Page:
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Sustainable ‘flow Batteries’ to Store Sun and Wind Energy

I received my Master’s degree in chemical engineering from SU, USA. I worked as a writer and researcher for Fortune 500 company clients.


Renewable energy is environmentally friendly. But how do we use them when the wind doesn't blow and the sun doesn't shine. Flow batteries, which are giant devices can be the answer. The flow batteries work by using liquid electrolyte which is pumped through the electrodes to capture the energy (electrons) from solar panel or turbine. The heated electrolyte liquid is then stored in insulated tanks. In this way, stored chemical energy in the tanks can be converted to electricity for use.

Why Flow Batteries Are The Ideal Solution.

The Lithium-ion batteries which are used in laptops, vehicles providing backup power for offices and towns, have proven to be difficult to scale up for large cities. The flow batteries available today although having the potential, are not big enough to store power for large grid areas. So far the current flow batteries use vanadium metal as electrolyte or fluorinated membranes, which are rare, expensive, toxic, and having short battery life.
In order to power many houses, bigger tanks of electrolytes will be required to store more energy increasing cost. So, We need an affordable, environmentally friendly, scalable, stable battery to store energy efficiently and power many homes for a long time.


Hydrogen Bromine Flow Batteries As Solution.

The high power density and availability of materials make hydrogen bromine flow batteries (HBFB) an ideal solution. However, conventional hydrogen/bromine flow batteries used nowadays consist of expensive materials such as membrane (Nafion), carbon-paper electrodes, and platinum catalysts. Additionally, platinum catalysts tend to get corroded and poisoned with time when exposed to Br2 and HBr. These issues comprise the system's lifetime. In view of this, researchers are encouraged to develop new materials that reduce the cost and increases the durability of H2/Br2 flow batteries. Lawrence Berkeley National Laboratory has come up with new Nafion/ polyvinylidene fluoride electrospun composite membranes showing high selectivity. Moreover, the institute has also developed a new nitrogen-functionalized platinum-iridium catalyst that shows excellent durability and activity in HBr/Br2 environment. Preliminary cost analysis revealed that the new advanced H2/Br2 flow batteries significantly reduce system costs and H2/Br2 flow-battery energy-storage system stack, offer high power, high efficiency, and increased durability.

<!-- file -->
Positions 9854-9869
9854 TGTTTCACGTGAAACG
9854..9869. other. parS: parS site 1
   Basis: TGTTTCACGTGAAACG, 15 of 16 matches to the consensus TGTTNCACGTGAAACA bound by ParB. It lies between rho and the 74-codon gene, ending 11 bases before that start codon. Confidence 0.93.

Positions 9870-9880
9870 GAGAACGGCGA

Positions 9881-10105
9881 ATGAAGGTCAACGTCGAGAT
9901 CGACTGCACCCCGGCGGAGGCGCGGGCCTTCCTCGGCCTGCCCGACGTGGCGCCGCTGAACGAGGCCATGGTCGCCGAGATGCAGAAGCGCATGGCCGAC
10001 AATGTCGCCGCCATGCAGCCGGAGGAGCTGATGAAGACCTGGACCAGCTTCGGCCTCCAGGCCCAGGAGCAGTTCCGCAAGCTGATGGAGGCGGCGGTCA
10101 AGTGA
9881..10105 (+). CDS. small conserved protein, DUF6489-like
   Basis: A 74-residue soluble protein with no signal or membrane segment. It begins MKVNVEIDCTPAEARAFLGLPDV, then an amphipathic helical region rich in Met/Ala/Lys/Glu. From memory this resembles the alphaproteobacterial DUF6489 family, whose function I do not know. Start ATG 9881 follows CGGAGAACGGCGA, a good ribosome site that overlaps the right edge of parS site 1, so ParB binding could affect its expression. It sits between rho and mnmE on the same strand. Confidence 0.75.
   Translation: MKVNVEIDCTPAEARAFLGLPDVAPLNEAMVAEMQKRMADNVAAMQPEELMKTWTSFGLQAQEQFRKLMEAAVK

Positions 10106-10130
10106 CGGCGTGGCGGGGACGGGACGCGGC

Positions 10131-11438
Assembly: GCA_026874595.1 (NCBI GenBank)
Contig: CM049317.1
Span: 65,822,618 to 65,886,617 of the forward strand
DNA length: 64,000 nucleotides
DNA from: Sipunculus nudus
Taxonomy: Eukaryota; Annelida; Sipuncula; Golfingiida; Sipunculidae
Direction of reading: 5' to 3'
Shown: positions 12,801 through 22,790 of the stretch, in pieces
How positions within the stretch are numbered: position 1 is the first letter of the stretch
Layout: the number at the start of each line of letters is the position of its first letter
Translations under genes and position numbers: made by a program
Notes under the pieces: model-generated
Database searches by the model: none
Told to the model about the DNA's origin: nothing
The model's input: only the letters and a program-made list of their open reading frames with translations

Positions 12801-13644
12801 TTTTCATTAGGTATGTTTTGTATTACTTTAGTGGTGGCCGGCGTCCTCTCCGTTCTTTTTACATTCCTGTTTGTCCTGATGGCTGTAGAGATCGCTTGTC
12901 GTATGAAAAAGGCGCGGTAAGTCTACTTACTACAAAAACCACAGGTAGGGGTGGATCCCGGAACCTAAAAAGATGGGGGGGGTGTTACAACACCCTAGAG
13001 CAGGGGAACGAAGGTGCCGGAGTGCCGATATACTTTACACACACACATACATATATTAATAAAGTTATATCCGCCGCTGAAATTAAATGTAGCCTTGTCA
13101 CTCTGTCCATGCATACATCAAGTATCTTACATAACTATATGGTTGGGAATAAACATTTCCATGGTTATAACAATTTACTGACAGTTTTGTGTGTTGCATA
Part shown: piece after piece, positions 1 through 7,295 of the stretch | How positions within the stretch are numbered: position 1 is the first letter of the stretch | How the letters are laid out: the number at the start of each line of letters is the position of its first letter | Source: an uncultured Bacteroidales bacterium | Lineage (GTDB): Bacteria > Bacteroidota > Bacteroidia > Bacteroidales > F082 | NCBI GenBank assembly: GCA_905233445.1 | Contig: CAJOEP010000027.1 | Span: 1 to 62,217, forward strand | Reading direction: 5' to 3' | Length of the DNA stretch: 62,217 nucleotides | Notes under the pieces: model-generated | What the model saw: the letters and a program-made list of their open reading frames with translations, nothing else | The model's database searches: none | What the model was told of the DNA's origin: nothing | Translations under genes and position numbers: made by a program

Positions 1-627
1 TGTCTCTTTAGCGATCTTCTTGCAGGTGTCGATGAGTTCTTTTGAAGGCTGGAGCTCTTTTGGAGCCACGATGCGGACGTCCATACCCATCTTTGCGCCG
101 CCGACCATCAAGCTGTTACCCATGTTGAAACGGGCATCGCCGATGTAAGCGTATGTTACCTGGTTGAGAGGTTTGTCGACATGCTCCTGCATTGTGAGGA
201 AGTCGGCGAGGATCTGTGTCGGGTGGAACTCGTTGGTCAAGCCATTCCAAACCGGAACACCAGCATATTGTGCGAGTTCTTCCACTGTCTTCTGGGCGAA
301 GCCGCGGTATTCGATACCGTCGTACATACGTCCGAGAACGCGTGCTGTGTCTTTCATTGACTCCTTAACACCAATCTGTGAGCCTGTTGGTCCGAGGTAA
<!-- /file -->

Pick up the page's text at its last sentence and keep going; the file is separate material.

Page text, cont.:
What Recent Studies Reveal

A research paper reveals the techno-economic analysis of a 500 kW nominal power/5 MWh HBFB storage system, for both the current and a future scenario (2030). Results revealed that HBFB having improved stack performance and reduced stack and system costs could result in around 62% reduction in capital investments. Moreover, the paper reveals that the cost of energy storage presently for a wind-solar storage system is as low as $0.074/kWh, as compared to the high cost of fossil-based power plants. Further, the paper reveals that the cost of energy storage with new HBFB flow batteries can reduce to $0.034/kWh in the future. Also, sensitivity analysis mentions that the cost of storage is sensitive towards the batteries' stack lifetime. To achieve longer stack lifetime researchers must develop ion-exchange membranes with improved selectivity and advanced electrocatalysts with higher durability.

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The findings of the new Nafion/ polyvinylidene fluoride electrospun composite membranes in the hydrogen bromine batteries developed by Lawrence Berkeley National Laboratory offer a potential solution to the issues of having a good life long stable membrane.

Other studies by Berkeley Lab offer the potential of large-scale development of affordable membrane technology from polymers called AquaPIMs. Generally, the grid battery is designed with chemistries that have alkaline electrodes. However, the present membrane technologies are intended for acidic chemistries. The new AquaPIM membrane proves to work well in alkaline conditions by avoiding collapsing, showing high structural stability, staying conductive throughout the performance period. In comparison with the fluorinated polymer membranes, the new polymers offer long-lasting, scalable, and low-cost grid batteries.
Moreover, experimental results reveal that the new class of polymer membranes show good performance, easy compatibility, and forms stable alkaline cells with commonly available materials like zinc, iron, and water for anode and cathode.

The AquaPIM membranes find a huge scope of application in aqueous flow battery chemistries, metals, inorganics, and organics. The researchers also predict that these new polymer membranes could be compatible with batteries that use either manganese oxide, oxygen, or metal-organic frameworks as the cathode.

This content is accurate and true to the best of the author’s knowledge and is not meant to substitute for formal and individualized advice from a qualified professional.

© 2021 Nikita Nandakumar Thattamprambil

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